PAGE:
Prototype HMS Blandford Cross Section Prototype by Mike 41 [COMPLETED BUILD]

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Hi Mike,
I was only able to make one grate for the lower deck with the supplies I had so will be making them for the rest from scratch. You had said in your log some time ago that you may do a tutorial and gratings that would be BE awesome.
Hi Mike,
I use a jig on the table saw, cross cutting kerfs half way through the grating material, cut it into strips then assemble the grating a little oversize and trim to fit the opening and add the coming
I prefer boxwood the little tabs don’t break as easily as most other woods.Grating 1.jpgGrating 2.jpgIMG_6460.JPG
Hi Mike,
To make the jig I use a 1/8” thick piece of Baltic Burch plywood, cut a slot halfway through and glue a strip 1/16” x with of saw kerf in the slot, cut a piece of wood to fit in the miter gauge slot in the table saw and place it in the slot, set the jig aligned with the blade and move it towards the miter slot the distance of the open space of the grating usually two scale inches (3/32” for 1:32 scale) mark the slot at that location and glue the miter board on the bottom of the jig there. I use clamps to hold the jig in place with the blade lowered below the jig turn on the saw and raise the blade through the jig about 1/8” above the jig. Using a piece of scrape the same thickness of the grating lower the blade to slightly below the center of the test piece and cut a kerf turn the test piece over and cut another kerf repeat until you reach the center. The jig is ready to go.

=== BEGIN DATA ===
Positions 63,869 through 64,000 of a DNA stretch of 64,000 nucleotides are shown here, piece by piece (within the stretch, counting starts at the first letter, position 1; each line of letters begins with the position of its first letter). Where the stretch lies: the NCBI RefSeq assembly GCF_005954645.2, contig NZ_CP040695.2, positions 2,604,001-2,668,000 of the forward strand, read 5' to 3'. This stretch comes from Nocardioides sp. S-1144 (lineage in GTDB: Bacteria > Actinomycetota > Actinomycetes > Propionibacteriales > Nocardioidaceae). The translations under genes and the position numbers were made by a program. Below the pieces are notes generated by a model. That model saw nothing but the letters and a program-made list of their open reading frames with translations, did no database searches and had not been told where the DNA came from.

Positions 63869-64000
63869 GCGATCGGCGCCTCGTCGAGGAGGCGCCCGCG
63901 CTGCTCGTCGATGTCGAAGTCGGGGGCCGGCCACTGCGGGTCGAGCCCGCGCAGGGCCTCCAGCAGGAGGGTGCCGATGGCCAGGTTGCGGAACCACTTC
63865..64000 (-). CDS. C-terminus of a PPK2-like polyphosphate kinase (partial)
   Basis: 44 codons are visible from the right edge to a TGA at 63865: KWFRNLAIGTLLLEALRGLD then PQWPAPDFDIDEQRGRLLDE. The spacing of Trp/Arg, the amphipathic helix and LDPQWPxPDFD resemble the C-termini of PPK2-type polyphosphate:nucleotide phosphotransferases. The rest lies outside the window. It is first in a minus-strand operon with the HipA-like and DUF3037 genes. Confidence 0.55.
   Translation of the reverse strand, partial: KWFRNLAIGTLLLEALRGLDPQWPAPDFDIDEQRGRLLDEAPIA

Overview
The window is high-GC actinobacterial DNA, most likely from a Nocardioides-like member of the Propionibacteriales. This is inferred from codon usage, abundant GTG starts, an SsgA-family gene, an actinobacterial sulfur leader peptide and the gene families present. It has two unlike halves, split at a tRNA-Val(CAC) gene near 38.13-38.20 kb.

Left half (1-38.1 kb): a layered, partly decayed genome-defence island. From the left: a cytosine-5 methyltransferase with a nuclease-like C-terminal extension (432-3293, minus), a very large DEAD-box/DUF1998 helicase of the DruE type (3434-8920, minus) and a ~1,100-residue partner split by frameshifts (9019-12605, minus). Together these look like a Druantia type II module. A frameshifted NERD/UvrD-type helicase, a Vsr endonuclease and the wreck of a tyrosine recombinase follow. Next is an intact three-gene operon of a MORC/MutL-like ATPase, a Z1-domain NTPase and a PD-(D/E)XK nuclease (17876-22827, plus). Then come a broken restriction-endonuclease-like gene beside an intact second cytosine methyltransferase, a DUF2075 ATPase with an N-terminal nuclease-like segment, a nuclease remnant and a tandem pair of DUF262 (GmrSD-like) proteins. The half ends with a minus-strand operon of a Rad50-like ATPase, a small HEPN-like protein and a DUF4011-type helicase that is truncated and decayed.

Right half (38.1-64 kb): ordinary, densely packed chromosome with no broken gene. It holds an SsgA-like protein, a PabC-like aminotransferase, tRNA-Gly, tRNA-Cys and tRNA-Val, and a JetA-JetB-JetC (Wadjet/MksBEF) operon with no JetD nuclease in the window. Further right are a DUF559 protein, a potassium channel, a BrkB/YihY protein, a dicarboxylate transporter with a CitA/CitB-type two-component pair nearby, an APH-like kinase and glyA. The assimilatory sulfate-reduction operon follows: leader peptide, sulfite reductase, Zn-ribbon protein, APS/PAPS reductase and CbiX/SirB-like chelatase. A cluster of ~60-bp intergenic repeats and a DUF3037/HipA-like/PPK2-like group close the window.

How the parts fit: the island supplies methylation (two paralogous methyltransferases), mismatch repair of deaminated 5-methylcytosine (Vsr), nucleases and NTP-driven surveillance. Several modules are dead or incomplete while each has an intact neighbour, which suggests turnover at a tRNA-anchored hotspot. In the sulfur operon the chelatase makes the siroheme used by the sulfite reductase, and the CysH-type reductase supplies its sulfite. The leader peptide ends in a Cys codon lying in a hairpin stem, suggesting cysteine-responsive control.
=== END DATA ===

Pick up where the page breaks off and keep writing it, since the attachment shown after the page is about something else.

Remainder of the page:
Make the first cut holding the grating board next to the wood fence and cut the slot, move the board over the fence and make the next cut repeat to end of grating board.
When I make grating I make enough for two or three builds, the next time I make some I will take progress photos for a tutorial and post it under the section for jigs and stuff.
By using the photos this should get you started, good luck.
Hi Mike,
I am using a Proxxon bench saw that has a table about 10”x11”, I use it for most of my modeling stuff. I have a full size table saw to cut up large boards. I really like Proxxon products. It came with a carbide tipped blade that I have used for several years.
Hi Mike,
Thanks for the info. I have the Micro Mark Tilt arbor saw. I wasn't sure if you were using a full size saw or what. I think I can do this now. I didn't get a chance to get to my workshop today as this was group day at the VA for me. I also have group on Friday so it may be Sat. before I get to work. Thanks for the tutorial I will put it to good use.
Hi Mike,
There are several ways to make grating, this is the easiest way for me.